I deal mainly in quasars and high-redshift galaxies. My research for the past several years has dealt with studying the host galaxies of high-redshift quasars, especially to better understand quasar triggering or feeding mechanisms. I leverage my strong background in programming and math to analyze data using modern computational and statistical methods.
My dissertation work revolved around improved methods for modeling and subtracting quasar point sources from imaging data, especially Hubble Space Telescope Wide Field Camera 3 images. I developed psfMC, a software tool for Bayesian 2D surface brightness modeling – think of it as MCMC galfit. Users supply a model file defining a parameterized model (Any number of point sources, Sérsic profiles, etc.) and prior distributions for each parameter, and the software then handles drawing MCMC samples from the posterior distribution. It propagates per-pixel statistical uncertainties and produces a series of images as well as a trace database of the posterior samples. You can then learn about parameter covariances that the simpler gradient descent methods don’t provide.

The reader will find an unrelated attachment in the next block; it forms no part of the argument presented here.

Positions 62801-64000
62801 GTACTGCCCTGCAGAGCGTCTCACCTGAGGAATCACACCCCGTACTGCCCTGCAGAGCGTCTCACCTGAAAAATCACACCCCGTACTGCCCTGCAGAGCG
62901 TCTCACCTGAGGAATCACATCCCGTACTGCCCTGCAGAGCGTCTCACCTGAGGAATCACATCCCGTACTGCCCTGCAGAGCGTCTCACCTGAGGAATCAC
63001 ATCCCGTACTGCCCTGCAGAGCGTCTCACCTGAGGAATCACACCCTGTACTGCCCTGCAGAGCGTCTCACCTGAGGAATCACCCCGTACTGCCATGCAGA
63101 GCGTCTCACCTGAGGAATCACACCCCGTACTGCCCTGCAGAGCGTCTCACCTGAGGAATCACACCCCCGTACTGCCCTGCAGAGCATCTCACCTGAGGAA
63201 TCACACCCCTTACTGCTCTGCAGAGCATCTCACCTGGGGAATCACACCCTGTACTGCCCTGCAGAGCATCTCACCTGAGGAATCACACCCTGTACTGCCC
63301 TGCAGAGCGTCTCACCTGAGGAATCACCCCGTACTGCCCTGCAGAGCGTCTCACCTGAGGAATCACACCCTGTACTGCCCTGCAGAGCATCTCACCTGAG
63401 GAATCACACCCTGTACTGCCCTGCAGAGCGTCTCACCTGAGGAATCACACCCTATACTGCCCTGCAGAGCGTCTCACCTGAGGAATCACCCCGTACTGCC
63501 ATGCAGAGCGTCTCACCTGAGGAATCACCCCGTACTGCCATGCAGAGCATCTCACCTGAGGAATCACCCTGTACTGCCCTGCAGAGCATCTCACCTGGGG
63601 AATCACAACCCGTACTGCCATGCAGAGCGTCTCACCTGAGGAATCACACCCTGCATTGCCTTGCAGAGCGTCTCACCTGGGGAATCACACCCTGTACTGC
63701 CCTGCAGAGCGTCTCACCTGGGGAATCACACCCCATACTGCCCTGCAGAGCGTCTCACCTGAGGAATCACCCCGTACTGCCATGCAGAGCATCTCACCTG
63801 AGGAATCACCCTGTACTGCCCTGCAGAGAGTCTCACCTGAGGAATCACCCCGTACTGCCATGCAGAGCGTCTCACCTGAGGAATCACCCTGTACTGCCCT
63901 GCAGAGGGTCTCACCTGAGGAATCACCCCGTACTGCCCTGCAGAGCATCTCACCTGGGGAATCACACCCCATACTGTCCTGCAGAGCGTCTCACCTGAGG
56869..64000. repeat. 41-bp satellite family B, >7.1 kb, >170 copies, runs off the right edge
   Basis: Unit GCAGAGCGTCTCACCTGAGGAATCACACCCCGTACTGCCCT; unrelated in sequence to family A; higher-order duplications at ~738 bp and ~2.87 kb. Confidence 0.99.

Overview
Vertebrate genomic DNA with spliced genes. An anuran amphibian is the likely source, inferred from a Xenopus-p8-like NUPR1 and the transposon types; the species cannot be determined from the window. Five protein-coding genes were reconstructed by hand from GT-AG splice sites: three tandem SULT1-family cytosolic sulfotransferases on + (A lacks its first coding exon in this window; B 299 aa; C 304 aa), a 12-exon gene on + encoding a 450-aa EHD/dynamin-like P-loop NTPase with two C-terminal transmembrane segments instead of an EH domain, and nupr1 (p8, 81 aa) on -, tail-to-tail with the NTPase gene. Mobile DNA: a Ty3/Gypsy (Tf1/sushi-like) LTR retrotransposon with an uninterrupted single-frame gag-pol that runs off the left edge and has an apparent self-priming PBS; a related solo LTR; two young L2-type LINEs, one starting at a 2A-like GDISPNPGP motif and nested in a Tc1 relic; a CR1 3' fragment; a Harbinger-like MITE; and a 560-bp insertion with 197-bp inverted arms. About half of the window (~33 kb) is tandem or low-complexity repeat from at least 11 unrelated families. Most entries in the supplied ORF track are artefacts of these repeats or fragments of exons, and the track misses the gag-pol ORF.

Quasar Host Galaxy Morphologies at z=2
The most frequently proposed model for the origin of quasars holds that the high accretion rates seen in luminous active galactic nuclei are primarily triggered during major mergers between gas-rich galaxies. While plausible for decades, this model has only begun to be tested with statistical rigor in the past few years. We have recently focused on the host galaxies of quasars at z=2, during the peak of quasar activity and cosmic black hole growth. In a study of high-mass black holes that dominate the BH accretion budget at this redshift, we found no significant difference in merger fraction between 19 quasars hosts and a sample of 84 inactive galaxies. We are now performing a similar study of high-Eddington ratio quasars, to test the hypothesis that the highest accretion rates require mergers as a particularly efficient feeding mechanism.
Rest-Frame UV Properties of z=6 Quasar Host Galaxies
Details to follow